Aftermath of the Great Fire
The winter of 1666 found London deluged by a destitute population without homes or places of employment. The King, courted by ambitious speculators, planned a grand scheme to elevate a rebuilt London to the heights of modernity, envisioning a clean, spacious city not engulfed by the wooden structures of its previous incarnation.
To encourage this venture, Parliament passed the Judicature Act which created Special Fire Courts to resolve landlord disputes. Chaired by the King's Bench, they become renowned for their speed of verdict, much to the delight of the city surveyors. The Fire Courts sat from February 1667 to September 1772. However, a 1673 survey listed over 3000 unoccupied houses in the city, noting that a quarter of London's pre-fire citizens had left for other cities and towns, and also on to greater opportunities in the New World.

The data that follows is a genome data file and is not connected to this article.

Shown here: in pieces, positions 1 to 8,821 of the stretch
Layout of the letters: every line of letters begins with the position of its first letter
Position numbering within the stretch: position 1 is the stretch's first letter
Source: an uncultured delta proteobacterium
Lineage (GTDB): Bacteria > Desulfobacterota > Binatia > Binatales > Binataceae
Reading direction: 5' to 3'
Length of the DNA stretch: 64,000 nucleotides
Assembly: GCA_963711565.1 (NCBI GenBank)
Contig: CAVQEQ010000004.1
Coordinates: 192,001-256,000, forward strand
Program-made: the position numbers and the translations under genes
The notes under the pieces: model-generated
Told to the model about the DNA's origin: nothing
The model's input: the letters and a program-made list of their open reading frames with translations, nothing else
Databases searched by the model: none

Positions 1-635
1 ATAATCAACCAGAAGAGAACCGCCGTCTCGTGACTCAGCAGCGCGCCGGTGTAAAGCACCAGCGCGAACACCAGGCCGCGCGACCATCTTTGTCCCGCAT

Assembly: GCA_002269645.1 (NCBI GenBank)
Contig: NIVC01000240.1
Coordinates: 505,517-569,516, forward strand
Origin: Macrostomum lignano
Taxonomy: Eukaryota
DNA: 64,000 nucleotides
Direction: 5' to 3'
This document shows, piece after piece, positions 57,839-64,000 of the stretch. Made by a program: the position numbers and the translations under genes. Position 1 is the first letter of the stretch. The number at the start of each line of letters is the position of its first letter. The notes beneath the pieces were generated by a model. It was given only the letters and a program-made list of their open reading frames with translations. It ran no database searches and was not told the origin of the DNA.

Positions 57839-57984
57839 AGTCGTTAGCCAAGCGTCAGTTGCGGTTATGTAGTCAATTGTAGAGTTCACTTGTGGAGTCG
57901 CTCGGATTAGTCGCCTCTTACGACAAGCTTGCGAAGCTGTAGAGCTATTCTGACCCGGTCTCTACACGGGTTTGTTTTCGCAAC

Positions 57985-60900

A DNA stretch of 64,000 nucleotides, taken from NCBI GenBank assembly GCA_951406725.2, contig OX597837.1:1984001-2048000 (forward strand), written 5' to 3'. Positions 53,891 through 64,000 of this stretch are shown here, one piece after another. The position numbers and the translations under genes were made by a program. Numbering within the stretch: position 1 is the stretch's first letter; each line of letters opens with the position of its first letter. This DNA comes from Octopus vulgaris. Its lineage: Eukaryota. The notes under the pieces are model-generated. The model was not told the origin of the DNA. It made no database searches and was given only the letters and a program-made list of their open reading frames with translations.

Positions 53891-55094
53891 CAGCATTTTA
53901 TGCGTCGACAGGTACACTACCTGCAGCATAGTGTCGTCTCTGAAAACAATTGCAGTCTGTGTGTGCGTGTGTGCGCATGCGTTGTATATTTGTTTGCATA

An Act for erecting a Judicature for Determination of Differences touching Houses burned or demolished by reason of the late Fire which happened in London.
Parliamentary Archives, HL/PO/PU/1/1666/18&19C2n13